A Brief Word About Anxiety Medication

What is the place of medication for anxiety or depression in the life of a Christian? Is it a sin to take medication to help me through a valley of emotional turmoil? If I decide to take medication for a limited time, does it mean I’m a failure or a “bad” Christian? Does it mean I don’t trust God? Is God displeased with me?

It is common for me to receive questions like these from believers who are struggling with emotions that feel out of control. In response, I help them to combat self-condemning thoughts by opening up the Scriptures. I seek to lead them to embrace the mystery of our creation as both body and soul and the unique interplay of the two. Additionally, I take them to examples of people in the Bible who fought against different levels of fear, and highlight the reality that not only is our physical frame custom-made by God, but so is our emotional makeup (see Ps. 139:13–14)! We are so amazingly designed by God that he should be exalted and praised—though the full interplay of our bodies and spirits, as well as the understanding of our beautiful and yet complicated emotions, remain mysterious to us. One thing is clear, however: we are always made up of body and soul . . . together . . . always. Regardless of what physical elements may contribute to our anxiety, every mental or emotional struggle we experience is also an opportunity to develop our faith. Our souls are always in need of the Spirit’s ministry of grace and truth through the Word. The biblical care of our soul is always a priority.

The following brief word about medication immediately follows a personal story, “When Panic Attacks Me,” which is found in the Introduction to my 31-day devotional, Anxiety: Knowing God’s Peace.

If you are experiencing the symptoms of a panic attack or broken heart syndrome [like I did in 2013], you should see your doctor right away for a thorough medical checkup in order to discover, or exclude, any physical problems that may be causing your symptoms of anxiety. The relationship between the body and soul is complex, and respecting medical counsel is wise. For some people, using a symptom-relieving medication for a limited time may help them to get control of their escalated emotional state. Others may find that the benefits of medication do not offset its side effects—or even that it has significant downsides.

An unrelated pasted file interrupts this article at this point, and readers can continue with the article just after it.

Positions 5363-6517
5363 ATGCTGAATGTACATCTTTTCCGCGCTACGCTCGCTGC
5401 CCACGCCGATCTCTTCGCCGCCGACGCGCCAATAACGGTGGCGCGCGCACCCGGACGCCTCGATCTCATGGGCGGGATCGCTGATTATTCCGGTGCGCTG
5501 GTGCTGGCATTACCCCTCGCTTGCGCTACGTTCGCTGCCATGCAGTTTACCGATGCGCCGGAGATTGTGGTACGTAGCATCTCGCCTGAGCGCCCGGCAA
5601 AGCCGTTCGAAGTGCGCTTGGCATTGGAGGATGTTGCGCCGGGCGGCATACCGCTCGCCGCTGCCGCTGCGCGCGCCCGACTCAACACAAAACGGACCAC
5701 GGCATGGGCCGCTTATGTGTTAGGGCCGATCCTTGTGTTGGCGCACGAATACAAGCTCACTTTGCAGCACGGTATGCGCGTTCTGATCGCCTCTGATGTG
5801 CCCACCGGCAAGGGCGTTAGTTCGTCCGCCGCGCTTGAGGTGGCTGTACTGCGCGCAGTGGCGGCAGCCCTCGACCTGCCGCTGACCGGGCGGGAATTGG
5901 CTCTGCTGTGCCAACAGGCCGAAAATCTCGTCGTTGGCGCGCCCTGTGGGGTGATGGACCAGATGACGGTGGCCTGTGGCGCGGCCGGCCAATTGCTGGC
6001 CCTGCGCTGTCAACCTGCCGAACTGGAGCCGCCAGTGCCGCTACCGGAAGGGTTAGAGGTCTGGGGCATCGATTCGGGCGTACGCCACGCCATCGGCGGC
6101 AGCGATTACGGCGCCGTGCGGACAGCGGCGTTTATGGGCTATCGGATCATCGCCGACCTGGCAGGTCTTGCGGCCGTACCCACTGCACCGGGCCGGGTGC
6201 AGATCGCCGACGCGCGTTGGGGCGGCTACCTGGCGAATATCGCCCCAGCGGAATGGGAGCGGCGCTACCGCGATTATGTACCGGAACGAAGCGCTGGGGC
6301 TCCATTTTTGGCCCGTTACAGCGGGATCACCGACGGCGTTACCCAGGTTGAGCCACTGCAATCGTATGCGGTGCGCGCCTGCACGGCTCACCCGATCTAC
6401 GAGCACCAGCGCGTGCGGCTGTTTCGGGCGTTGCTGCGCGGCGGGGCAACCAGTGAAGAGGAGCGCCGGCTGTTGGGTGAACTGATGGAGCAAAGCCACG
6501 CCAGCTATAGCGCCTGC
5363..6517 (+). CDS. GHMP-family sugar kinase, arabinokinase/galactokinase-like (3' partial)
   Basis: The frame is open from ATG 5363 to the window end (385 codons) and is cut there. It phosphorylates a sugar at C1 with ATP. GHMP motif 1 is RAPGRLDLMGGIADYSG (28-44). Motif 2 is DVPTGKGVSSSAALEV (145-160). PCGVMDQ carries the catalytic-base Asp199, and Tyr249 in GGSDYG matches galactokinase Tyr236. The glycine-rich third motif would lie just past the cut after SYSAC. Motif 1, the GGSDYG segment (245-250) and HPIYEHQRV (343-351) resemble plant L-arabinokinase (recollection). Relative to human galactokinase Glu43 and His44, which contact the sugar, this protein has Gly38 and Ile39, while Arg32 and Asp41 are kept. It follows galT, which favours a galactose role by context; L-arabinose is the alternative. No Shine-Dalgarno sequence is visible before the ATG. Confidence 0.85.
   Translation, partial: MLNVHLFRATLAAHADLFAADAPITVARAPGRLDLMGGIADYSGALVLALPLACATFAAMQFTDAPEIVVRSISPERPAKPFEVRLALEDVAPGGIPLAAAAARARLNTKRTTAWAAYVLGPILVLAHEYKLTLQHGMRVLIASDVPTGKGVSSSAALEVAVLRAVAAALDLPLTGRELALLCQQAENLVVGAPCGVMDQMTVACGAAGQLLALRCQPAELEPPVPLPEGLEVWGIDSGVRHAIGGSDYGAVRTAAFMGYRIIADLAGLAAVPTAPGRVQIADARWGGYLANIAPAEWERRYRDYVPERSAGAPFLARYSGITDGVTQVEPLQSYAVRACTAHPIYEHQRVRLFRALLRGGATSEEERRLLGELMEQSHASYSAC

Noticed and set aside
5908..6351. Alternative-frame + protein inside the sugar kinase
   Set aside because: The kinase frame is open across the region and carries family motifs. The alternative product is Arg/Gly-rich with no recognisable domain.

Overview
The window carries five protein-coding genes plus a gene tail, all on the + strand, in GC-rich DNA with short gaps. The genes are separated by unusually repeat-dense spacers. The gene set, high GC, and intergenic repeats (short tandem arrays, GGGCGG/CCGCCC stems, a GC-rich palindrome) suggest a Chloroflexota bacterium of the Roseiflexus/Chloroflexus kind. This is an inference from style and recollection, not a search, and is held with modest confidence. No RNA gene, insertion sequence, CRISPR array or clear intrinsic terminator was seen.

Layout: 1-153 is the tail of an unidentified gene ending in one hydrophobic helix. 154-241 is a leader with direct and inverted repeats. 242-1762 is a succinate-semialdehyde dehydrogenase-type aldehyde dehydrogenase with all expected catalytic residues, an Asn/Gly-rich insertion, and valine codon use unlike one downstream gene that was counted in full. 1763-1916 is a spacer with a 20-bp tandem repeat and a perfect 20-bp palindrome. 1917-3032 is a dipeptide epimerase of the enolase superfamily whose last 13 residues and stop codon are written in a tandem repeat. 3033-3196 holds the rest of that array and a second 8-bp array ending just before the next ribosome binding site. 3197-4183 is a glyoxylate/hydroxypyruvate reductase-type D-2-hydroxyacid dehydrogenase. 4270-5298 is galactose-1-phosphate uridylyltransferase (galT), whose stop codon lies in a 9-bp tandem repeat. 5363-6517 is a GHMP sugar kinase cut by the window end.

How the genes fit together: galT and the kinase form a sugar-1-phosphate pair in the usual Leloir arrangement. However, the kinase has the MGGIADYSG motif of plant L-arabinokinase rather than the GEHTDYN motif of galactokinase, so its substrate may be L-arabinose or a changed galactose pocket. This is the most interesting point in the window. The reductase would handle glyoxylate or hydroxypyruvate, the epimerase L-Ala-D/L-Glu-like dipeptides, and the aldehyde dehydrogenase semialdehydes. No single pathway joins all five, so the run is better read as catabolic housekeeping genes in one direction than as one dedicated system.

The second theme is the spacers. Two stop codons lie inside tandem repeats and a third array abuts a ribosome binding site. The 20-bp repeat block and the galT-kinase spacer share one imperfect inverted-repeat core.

For example, at one point [in my experience with panic attacks and broken heart syndrome], my physician believed that a short term use of anxiety medication might help to pull me through a crisis and prevent further damage. However, instead of calming down my anxiety so that my body could begin to repair itself, the medication increased it dramatically—producing a sense of terror, impending doom, and even a desire for death. We set the medication aside and agreed that major, life-altering decisions were necessary instead. In contrast, Bob, another counselor and minister of the gospel, was meaningfully helped by medicine. In his story, he says, “The medicine helped stabilize me so that I could think rationally and apply biblical principles to my situation.” [You can read Bob’s book-length testimony in Robert B. Somerville, If I’m a Christian, Why Am I Depressed?]

Mental fog often accompanies severe anxiety. Therefore, any decision that you make concerning the use or non-use of medication must be well-informed, humbly bathed in prayer and clothed in counsel, and under the guidance and supervision of your personal physician.

Symptom-relieving medication is not the final answer or cure for anxiety. However, in the gracious providence of the Lord, it may prove to be an aid to some people–some of the time–to help them stabilize their emotions, thus assisting the ministry of biblical soul care to take hold in their heart. We need to be careful to not stand in judgment of one another, but leave room for Christian liberty (Rom. 14:1-12). When facing decisions that are not answered in a black-and-white manner in Scripture, we do our best to make wisdom calls. But, knowing our natural wisdom is unreliable, we need to seek the wisdom that God promises to give to us when we humble ourselves before Him in prayer (James 1:5), meditate on the Word (Ps. 1; 119:130), and seek counsel from godly, mature believers who have learned to model the balance of grace and truth found in Christ (Prov. 12:15; John 1:14). 

If you or someone you love is battling anxiety, think about slowly working through my 31-day devotional, Anxiety: Knowing God’s Peace. Consider reading through it together and discussing what the Spirit teaches you, as He graciously ministers stabilizing truth to your innermost being.

For further study on the subject of medication, I recommend two books written by Christian physicians who are also committed to biblical soul care:

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